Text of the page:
A 'how to' guide for choosing the right CRM for your business

With the right planning, stakeholder engagement, and structured evaluation approach, you can take the stress, risk and emotion out of the decision.


We heard in a previous blog about what to expect from a modern CRM, and the benefits they can bring to your business, as well as the challenges of choosing the right one.

These challenges included:

  • A bewildering array of choice
  • There is often a trade off between usability and functionality
  • Different systems are aimed at different sizes of organisation - many may offer too much functionality for smaller SMEs
  • Opaque pricing structures make it difficult to write a business case or calculate total cost of ownership
  • The CRM will likely need to be able to integrate tightly into your existing architecture to ensure a single customer view of data
  • Its not just about choosing the system, but choosing a great partner too

One of our project managers Andy McGuinness has helped a number of Fluid clients to choose a CRM and to then implement them effectively. He has built a wealth of experience up along the way.

Andy outlined 5 steps that customers should go through for choosing the right system:

CRM spec and select

  1. Get Ahead – Timing and planning ahead is crucial. It's never too early to start researching CRM's and building a knowledge base. Use this time to make sure your CRM project is aligned with a solid growth plan (whether the focus is to increase customer retention or build a new customer base) and ensure you develop a solid vision for your sales and customer experience at this stage.

    Also, if you already have a CRM or some systems that you hope to replace with your CRM, contractual clarity is always a big advantage. When do the contracts for your current systems expire, are there break clauses, what are you currently spending on them and where are the gaps in functionality that are holding you back?

Summary of this stage – you get to understand your own needs. 

  1. Building a Team – At this early stage its vital to establish who will be involved. A solid team should include a breadth of business and IT stakeholders.
    So not only should your CIO and IT leads be involved but it is of paramount importance to engage the heads of business areas affected. For example Sales/Marketing/Customer engagement, and also Subject Matter Experts (SME's) from within their teams who understand detailed processes and can help with requirements.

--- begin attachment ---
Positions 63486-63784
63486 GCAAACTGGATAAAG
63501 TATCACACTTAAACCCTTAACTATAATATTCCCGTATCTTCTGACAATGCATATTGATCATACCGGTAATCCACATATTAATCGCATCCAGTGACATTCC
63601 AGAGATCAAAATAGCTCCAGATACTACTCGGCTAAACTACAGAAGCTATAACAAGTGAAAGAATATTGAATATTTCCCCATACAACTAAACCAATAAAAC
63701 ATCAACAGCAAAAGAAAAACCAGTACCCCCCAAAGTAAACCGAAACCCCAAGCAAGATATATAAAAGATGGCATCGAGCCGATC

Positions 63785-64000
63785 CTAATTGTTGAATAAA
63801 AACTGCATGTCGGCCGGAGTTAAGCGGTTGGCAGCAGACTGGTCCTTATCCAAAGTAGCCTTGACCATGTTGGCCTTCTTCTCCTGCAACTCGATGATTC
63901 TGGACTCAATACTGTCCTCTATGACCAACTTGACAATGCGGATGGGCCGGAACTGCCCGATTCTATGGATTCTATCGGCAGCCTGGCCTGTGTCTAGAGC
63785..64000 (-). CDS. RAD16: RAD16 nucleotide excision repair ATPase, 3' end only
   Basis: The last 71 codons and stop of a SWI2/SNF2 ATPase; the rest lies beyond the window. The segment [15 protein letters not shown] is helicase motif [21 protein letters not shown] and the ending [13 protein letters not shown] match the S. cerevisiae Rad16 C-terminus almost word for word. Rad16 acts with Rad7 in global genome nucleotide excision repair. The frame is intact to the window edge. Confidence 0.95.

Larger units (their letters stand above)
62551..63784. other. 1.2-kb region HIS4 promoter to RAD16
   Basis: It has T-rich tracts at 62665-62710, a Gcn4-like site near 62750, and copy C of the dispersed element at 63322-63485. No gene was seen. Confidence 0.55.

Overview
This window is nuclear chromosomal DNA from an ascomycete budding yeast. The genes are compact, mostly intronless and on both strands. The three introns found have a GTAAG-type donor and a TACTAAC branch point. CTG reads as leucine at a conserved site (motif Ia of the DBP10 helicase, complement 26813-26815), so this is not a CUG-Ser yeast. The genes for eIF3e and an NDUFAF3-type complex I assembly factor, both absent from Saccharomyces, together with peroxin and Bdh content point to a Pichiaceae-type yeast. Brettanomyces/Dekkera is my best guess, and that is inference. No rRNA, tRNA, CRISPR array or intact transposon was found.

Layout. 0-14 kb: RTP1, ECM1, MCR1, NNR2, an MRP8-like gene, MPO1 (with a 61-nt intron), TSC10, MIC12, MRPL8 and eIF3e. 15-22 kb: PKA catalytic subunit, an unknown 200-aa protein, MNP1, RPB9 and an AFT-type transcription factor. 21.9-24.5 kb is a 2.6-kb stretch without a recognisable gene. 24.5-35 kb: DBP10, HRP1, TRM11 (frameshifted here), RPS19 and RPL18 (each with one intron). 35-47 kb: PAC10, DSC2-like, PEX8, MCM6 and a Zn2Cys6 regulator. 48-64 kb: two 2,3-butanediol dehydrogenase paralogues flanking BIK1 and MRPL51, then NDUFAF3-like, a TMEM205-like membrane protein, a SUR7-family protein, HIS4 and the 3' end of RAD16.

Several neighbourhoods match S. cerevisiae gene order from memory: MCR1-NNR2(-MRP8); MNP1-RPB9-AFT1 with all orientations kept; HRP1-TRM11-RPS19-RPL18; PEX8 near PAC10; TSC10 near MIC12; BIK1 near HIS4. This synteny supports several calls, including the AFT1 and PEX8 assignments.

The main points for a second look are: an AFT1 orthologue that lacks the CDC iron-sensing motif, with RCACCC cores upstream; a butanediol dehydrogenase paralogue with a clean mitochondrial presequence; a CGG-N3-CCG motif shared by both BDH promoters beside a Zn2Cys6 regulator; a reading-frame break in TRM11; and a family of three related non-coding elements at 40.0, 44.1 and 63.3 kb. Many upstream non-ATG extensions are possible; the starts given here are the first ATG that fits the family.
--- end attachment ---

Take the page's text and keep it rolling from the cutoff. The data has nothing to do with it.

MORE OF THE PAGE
Remember, for any new system selection and implementation to succeed, its important that its seen as a business project, not an IT project. The business needs to lead and to put their very best people on the project, not those they can afford to lose. After all, you want your best people to be the ones establishing your vision for how your system and process should work in future, not your least capable.

Summary of this stage – maximise business engagement and buy-in by forming a representative team 

  1. Requirements – Its vital to have a good understanding of the key "must have" uses cases. This initial discovery phase can drive this out.
    If you are looking for your CRM to really help drive a step change in business outcomes - which you should be - then this is where the need for a well thought out vision for the future comes in. Otherwise you are at risk of simply recreating how you do things currently on a new and potentially more expensive system.

    Your clear vision needs to spell out how you want marketing, sales, service to hang together and operate, to really drive out value against the business case.
    Requirements should not only include 'functional requirements' (i.e. things you want your CRM to be able to do) but also 'non-functional' requirements, for example you want it to be cloud based, or have a mobile app that's accessible for your sales team out on the road.

Summary of this stage – be crystal clear about what is most important for your business

  1. CRM Evaluation - Once high level use cases are understood then we begin the assessment of CRMs shortlisted in step 1, to see how well they meet them. This is where you can look at the exciting things like features, look and feel, and evaluate how the overall packages  align with your vision and strategy and meet your requirements.